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Bodies and Motion

The following was posted on 12/18/2003 to the Spinoza Slow Reading list (see Related Sites)
A discusion about bodies and motion as expressed in Spinoza's writings continued...


    The question; "what is it that moves?" seems an obvious and a valid one but it also seems that Spinoza does not concern himself at all with it and simply says that it is self-evident when he writes:

========= E2: P13, LEMMA. 1:
    Bodies are distinguished from one another in respect of motion and rest, quickness and slowness, and not in respect of substance.

Proof.--The first part of this proposition is, I take it, self-evident. That bodies are not distinguished in respect of substance, is plain both from E1P5 and E1P8 It is brought out still more clearly from E1P15N.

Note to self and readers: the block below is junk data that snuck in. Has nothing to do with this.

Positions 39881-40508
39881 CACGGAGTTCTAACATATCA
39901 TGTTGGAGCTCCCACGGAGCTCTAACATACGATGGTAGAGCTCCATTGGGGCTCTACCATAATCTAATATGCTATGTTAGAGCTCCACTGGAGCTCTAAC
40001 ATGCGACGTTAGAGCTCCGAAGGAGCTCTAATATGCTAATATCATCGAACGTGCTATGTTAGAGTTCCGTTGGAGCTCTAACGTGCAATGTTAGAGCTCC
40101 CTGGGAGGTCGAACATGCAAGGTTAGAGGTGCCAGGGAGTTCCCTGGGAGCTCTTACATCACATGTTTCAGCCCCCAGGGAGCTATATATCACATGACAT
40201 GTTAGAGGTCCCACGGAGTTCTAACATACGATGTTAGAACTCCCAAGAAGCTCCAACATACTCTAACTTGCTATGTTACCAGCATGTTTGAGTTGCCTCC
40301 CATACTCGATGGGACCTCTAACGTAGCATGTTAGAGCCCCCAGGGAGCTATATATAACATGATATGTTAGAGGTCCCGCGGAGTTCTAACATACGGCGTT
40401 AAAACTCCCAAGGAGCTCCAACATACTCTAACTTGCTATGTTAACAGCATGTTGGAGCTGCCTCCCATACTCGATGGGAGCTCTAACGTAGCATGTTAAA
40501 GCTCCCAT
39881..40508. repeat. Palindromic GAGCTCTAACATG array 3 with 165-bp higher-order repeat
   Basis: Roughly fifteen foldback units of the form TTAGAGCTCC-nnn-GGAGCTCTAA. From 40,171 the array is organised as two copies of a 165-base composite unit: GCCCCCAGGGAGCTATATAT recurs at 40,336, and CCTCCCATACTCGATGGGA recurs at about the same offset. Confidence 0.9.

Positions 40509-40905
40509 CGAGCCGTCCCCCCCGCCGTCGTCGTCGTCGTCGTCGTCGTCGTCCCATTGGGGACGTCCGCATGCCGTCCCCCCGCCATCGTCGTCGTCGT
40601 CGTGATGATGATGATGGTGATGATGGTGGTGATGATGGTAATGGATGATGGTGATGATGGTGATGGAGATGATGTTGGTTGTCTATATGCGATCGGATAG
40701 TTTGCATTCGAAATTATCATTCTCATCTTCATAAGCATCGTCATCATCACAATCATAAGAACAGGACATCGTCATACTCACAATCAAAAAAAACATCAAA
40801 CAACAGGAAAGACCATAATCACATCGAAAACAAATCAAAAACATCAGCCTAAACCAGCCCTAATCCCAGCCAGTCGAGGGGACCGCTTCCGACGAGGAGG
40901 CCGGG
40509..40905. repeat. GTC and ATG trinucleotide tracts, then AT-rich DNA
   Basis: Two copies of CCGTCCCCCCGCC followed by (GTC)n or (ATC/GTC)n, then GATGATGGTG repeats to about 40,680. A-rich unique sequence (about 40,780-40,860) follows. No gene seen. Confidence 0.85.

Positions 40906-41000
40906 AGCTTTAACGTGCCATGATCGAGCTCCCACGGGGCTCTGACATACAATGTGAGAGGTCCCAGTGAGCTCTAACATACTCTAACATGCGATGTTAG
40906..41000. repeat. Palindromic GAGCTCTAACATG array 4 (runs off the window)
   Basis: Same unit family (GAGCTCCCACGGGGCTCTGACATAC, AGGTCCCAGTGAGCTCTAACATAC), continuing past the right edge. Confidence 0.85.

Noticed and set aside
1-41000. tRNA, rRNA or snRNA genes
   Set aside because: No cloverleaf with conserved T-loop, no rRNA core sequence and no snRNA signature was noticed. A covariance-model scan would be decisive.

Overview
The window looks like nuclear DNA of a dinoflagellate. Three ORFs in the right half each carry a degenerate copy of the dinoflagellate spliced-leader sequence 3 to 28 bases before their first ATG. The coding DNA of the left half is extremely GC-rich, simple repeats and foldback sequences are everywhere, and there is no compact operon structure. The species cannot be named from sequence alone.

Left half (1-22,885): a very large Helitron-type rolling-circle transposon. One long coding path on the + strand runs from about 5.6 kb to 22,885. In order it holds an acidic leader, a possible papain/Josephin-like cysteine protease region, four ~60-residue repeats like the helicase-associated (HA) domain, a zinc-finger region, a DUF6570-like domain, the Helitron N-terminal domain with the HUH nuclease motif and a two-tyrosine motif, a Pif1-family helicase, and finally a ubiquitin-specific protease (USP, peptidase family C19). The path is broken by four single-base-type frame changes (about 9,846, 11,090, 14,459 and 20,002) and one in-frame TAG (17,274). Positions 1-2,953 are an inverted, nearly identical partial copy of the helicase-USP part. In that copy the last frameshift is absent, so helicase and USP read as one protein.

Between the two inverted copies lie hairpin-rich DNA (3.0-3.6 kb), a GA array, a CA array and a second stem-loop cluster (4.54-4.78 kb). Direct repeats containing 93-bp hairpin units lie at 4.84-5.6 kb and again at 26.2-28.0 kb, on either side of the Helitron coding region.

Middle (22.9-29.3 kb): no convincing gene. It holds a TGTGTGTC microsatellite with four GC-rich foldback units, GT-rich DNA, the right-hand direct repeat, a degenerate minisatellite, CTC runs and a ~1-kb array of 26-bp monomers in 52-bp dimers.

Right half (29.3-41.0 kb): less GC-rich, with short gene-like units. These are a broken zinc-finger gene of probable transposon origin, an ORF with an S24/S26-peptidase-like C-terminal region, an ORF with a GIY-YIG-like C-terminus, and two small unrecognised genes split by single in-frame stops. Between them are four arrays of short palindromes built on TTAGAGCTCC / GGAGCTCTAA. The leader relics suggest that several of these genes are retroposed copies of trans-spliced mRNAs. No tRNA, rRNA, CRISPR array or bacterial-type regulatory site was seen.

This of course does not satisfy my imagination of bodies as something separate from motion and rest but nonetheless this is what he is saying. So, what can I do? I can continue to study Spinoza's writings and try to connect the ideas by following carefully his reasoning. He says that by Intellect or Understanding he knows motion and rest to be immediately produced by God. That is, motion and rest are Modes of the Attribute of Extension which follow (not in time) immediately, nothing in between -no body first, then motion and rest, etc. I believe it might help to look again at Spinoza's 2nd and 3rd "Properties of the Understanding" in the TEI paying close attention to what he says about how the Understanding forms determinate ideas of bodies from other ideas and keep in mind that he is talking here about the ideas of bodies perceived by means of a cause:

========= TEI-P108(87):